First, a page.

On Tue, Mar 29, 2016 at 6:02 PM, Tomas Vondra
> And why not? I mean, why should it be acceptable to slow down?
My point was that over 80% of execution time was spent in the
HashAggregate, which outputs tuples to the sort. That, and the huge
i5/Xeon inconsistency (in the extent to which this is regressed --
it's not at all, or it's regressed a lot) makes me suspicious that
there is something else going on. Possibly involving the scheduling of
> That may be easily due to differences between the CPUs and configuration.
> For example the Xeon uses a way older CPU with different amounts of CPU
> cache, and it's also a multi-socket system. And so on.
We're talking about a huge relative difference with that HashAggregate
plan, though. I don't think that those relative differences are
explained by differing CPU characteristics. But I guess we'll find out
>> If there is ever a regression, it is only really sensible to talk
>> about it while looking at trace_sort output (and, I guess, the query
>> plan). I've asked Tomas for trace_sort output in all relevant cases.
>> There is no point in "flying blind" and speculating what the problem
>> was from a distance.
> The updated benchmarks are currently running. I'm out of office until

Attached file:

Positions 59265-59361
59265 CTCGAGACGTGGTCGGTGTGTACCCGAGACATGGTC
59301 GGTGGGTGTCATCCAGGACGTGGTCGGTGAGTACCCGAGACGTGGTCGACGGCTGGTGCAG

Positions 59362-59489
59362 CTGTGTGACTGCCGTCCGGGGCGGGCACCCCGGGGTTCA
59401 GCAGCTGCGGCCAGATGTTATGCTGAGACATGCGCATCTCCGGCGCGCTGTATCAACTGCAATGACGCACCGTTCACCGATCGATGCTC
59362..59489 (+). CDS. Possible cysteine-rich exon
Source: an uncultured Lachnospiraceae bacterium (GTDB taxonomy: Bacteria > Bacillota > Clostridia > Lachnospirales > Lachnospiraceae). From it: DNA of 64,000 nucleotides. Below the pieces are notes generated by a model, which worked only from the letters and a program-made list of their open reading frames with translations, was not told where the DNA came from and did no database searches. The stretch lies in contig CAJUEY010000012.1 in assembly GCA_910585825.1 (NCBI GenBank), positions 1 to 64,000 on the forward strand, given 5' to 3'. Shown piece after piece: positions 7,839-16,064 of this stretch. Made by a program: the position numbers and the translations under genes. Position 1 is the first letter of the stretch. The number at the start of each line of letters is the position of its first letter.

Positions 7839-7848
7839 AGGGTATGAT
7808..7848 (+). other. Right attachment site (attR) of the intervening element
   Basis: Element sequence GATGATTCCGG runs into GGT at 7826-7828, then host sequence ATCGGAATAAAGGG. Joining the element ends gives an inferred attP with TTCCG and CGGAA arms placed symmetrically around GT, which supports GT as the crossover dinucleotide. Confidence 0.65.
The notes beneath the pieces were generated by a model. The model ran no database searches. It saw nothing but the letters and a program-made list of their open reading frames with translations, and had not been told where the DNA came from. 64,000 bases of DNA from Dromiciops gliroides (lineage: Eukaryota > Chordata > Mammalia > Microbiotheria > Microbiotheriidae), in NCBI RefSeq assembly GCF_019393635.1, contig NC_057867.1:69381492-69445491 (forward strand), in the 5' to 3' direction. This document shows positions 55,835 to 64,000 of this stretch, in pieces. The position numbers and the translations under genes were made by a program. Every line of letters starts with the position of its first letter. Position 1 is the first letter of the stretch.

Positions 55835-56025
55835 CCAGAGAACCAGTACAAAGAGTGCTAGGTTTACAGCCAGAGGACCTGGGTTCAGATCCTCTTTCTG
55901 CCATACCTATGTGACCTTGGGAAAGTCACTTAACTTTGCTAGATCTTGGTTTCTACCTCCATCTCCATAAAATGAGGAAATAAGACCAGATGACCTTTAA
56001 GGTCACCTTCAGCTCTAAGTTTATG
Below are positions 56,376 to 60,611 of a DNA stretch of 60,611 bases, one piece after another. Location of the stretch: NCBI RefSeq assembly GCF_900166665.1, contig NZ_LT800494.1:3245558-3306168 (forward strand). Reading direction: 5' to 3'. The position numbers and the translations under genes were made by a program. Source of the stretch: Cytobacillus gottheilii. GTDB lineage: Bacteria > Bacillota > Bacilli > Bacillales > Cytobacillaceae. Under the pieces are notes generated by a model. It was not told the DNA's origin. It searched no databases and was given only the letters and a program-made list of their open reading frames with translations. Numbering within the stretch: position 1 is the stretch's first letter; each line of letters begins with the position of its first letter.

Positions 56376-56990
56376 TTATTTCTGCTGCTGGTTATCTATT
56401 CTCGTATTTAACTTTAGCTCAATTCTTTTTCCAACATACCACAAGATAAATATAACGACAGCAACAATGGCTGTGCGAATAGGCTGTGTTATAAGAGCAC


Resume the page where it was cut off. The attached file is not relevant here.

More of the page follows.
> Friday, and I'd like to process the results over the weekend. FWIW I'll have
> results for these cases:
> 1) unpatched (a414d96a)
> 2) patched, default settings
> 3) patched, replacement_sort_mem=64
> Also, I'll have trace_sort=on output for all the queries, so we can
> investigate further.
Thanks! That will tell us a lot more.
> Yeah. That was one of the goals of the benchmark, to come up with some
> tuning recommendations. On some systems significantly increasing memory GUCs
> may not be possible, though - say, on very small systems with very limited
> amounts of RAM.
Fortunately, such systems will probably mostly use external sorts for
CREATE INDEX cases, and there seems to be very little if any downside
there, at least according to your similarly, varied tests of CREATE
>> I don't think they are representative. Greg Stark characterized the
>> regressions as being fairly limited, mostly at the very low end. And
>> that was *before* all the memory fragmentation stuff made that
>> better. I haven't done any analysis of how much better that made the
>> problem *across the board* yet, but for int4 cases I could make 1MB
>> work_mem queries faster with gigabytes of data on my laptop. I
>> believe I tested various datum sort cases there, like "select
>> count(distinct(foo)) from bar"; those are a very pure test of the
> Well, I'd guess those conclusions may be a bit subjective.
I think that the conclusion that we should do something or not do
something based on this information is subjective. OTOH, whether and
to what extent these tests are representative of real user workloads
seems much less subjective. This is not a criticism of the test cases
you came up with, which rightly emphasized possibly regressed cases. I
think everyone already understood that the picture was very positive
at the high end, in memory rich environments.
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